How Far Back in Time Should Your Resume Go?

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Nexxt Article - How Far Back in Time Should Your Resume Go?One of the most frequent questions about resumes I hear from friends, coworkers, and many others, is, “How far back in time should my resume go?” Typically the answer is 15 to 20 years, but really, it’s more complicated than that. There are so many hypotheticals that the answer to this question is not black and white. However, here are three tips I believe can help you decide to crop or not to crop your resume.

Tip #1: Recruiters only spend about seven seconds per resume when looking at a potential candidate.
When trying to portray ourselves, we often find ourselves trying to cram in as much info as possible, which can leave us with a resume that reads more like a novel. However, a 2018 eye-tracking study found that recruiters spend on average 7.4 seconds reading a resume. As sad as that is—after all that time you spent working on your resume they look and make decisions faster than it took you to read this sentence! So, it is essential to make that short amount time count. I would advise putting a timer on and asking your friends to look at your resume for seven seconds and hear their thoughts and make sure your most important items are near the top!

Tip # 2: Research the Company.
When looking for the right company it is always good to cater to the audience aka the industry, the company, and the job type. For example, a film company might appreciate a creative based resume while a consulting firm would not. It is a good idea to have a few versions of your resume that you can easily edit for each job you apply to. Compare your skills to the those listed in the job description and update your resume accordingly. If an employer is seeking a skill you developed in a position from 16 years ago that is still relevant today, consider keeping that position on your resume.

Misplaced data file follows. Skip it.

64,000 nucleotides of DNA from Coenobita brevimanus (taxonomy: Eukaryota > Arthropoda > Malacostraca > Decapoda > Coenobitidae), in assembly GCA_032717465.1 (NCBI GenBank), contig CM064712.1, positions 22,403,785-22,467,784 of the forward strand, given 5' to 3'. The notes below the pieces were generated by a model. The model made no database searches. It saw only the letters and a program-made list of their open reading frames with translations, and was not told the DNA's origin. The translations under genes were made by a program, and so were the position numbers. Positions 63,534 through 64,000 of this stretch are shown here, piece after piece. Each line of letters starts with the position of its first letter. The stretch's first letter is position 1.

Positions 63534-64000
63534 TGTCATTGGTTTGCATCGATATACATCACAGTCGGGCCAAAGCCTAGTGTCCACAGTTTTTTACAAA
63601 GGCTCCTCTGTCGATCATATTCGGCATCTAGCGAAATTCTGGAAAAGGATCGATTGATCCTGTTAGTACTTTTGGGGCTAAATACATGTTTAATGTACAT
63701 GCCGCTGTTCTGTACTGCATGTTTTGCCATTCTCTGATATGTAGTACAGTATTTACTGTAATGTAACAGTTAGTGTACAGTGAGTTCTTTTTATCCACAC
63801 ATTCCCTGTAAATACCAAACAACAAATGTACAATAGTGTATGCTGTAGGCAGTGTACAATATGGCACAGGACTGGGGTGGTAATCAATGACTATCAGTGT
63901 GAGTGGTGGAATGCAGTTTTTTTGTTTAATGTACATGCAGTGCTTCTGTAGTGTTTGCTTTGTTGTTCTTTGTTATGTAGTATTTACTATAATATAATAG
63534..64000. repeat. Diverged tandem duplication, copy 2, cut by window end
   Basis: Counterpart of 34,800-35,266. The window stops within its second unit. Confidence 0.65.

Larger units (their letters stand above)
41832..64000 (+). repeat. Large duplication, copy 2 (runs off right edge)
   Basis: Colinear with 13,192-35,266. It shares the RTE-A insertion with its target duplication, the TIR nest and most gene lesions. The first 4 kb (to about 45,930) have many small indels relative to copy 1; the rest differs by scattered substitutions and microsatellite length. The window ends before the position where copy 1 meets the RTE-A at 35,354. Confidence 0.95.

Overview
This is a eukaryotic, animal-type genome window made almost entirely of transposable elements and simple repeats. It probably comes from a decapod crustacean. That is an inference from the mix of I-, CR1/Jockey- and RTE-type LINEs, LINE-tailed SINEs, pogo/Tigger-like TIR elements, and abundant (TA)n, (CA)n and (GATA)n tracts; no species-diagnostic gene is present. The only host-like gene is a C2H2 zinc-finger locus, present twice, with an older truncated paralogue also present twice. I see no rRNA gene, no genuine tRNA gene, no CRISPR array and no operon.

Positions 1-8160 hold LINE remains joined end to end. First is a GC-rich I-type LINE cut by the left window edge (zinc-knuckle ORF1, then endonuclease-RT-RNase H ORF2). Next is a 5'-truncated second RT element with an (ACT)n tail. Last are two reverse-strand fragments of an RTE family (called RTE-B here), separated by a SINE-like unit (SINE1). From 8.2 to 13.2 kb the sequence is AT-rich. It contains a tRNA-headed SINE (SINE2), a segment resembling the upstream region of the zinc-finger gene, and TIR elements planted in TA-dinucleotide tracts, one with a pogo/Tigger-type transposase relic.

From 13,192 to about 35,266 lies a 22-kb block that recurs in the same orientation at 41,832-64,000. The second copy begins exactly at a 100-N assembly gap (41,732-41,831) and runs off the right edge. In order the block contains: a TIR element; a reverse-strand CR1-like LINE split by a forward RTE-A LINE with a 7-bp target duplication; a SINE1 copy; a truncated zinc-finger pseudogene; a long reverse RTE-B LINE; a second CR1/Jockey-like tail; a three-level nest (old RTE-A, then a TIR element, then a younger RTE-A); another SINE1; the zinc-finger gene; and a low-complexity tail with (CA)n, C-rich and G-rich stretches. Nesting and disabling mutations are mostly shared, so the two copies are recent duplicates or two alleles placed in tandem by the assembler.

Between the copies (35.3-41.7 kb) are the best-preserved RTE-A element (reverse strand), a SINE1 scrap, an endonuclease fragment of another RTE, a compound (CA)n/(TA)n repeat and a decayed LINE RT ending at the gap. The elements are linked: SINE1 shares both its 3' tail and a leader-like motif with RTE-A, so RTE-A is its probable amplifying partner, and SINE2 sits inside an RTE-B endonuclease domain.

Tip #3: What are you portraying?
One thing people never think of is, “What do you want to do?” In certain situations, your old work experience shows what you’ve done in the past, but what if you don’t want to do that kind of work anymore? Ultimately your resume should tell an employer what you’re capable of doing and if your old work experience feels irrelevant, feel free to crop the parts you don't like. Additionally, this is where a functional resume can serve you well. A functional resume is a skill-based resume where you compile your applicable skills instead of your work experience.

Overall, these tips can really help boost the effectiveness of your resume whether it contains experiences from 20 years ago or not. It is critical to keep these three tips in mind—especially when—more than ever—you need to stand out. These tips can really push you in the right direction.

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  • Denise R.
    Denise R.

    Thank you for the points in resume writting

  • Stephen I.
    Stephen I.

    Impossible! - Three bulleted references, two pages. MAYBE TWELVE YEARS1

  • Jacob Negrinelli
    Jacob Negrinelli

    Right on this article is pretty accurate, nice job. 😃

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